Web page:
Friday Public Art News Roundup: Bureaucrazy Edition

Friday Public Art News Roundup: Bureaucrazy Edition

Happy Friday, and welcome to a new weekly tradition at Site Specific: the public art news roundup.

Here in NYC, it’s been a manic week of heat advisories, flash flood warnings, and steamy, lurching subway rides. I will be escaping my A/C-less apartment this weekend for the woods of Connecticut, where aside from reading bad novels on the grass and avoiding my hometown bar I will be checking out “Corbu Bench,” a piece by Brooklyn artist Jim Osman in the town’s long-running Sculpture Mile, which was recently rebuilt after being dismantled by a maintenance worker.

You’ll be reading about it here in the near future.

And now to the roundup. Here’s what happened in the world of public art over the past week or so:

Real estate developers are suing Oakland over its Percent for Art program. Yep. Here’s the gist at Hyperallergic, and artists’ responses at KQED.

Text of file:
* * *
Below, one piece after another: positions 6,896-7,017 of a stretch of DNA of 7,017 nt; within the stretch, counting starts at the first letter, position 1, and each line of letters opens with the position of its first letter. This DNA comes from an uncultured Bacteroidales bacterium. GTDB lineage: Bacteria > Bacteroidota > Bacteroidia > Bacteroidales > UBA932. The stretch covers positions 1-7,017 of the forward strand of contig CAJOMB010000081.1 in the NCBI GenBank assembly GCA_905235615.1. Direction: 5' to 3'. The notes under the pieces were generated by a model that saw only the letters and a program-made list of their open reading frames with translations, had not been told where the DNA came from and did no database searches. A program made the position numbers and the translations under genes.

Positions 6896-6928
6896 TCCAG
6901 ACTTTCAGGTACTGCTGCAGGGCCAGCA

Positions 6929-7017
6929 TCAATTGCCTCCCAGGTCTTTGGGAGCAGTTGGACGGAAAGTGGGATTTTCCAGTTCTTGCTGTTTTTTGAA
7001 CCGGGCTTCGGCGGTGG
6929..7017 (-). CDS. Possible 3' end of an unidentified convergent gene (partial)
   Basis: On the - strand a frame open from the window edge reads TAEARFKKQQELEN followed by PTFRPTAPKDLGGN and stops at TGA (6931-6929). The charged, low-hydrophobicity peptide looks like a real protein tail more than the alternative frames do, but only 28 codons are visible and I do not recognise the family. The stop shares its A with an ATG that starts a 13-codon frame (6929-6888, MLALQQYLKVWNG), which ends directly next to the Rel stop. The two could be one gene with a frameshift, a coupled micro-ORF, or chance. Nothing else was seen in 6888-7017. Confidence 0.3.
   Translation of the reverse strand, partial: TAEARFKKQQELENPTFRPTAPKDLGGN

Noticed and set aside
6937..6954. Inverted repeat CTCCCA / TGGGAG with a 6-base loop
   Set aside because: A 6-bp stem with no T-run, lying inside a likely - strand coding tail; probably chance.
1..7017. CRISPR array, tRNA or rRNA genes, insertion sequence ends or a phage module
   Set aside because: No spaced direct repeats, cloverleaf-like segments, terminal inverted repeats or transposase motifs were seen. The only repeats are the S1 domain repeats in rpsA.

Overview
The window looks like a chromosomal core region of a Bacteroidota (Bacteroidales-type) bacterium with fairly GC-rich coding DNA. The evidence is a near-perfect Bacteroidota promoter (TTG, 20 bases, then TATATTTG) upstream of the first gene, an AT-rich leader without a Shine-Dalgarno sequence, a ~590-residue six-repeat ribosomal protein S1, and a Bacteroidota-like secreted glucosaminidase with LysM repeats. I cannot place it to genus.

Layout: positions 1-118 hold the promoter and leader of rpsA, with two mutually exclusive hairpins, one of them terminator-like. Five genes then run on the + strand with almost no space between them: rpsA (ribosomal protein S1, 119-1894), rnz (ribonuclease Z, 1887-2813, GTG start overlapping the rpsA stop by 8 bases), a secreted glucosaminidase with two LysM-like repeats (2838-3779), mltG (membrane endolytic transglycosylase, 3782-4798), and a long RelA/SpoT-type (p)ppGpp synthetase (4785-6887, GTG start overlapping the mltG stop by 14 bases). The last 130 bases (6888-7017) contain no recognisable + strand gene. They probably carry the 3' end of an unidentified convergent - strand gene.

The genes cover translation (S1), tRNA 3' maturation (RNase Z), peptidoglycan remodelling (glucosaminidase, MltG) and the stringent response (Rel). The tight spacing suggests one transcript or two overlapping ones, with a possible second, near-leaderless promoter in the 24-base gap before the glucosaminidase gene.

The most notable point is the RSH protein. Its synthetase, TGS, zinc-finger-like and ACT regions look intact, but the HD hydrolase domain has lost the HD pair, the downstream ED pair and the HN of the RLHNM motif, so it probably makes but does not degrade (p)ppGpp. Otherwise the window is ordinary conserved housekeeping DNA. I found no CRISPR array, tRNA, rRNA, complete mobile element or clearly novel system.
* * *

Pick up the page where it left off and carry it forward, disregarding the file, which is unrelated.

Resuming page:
A single violation and “bureaucrazy,” “hamfisted” oversight endangers a sculpture on private property, Diana Nelson Jones writes in the Pittsburgh Post-Gazette.

An art strike to keep a free museum free, via the York Press.

CBS Sacramento asks the inspiring question, “is it a work of art, or a complete waste?” My least favorite word makes an early appearance in the report.

The New York Times steps into the Detroit public art scene.

Digustingly yours, a concerned reader.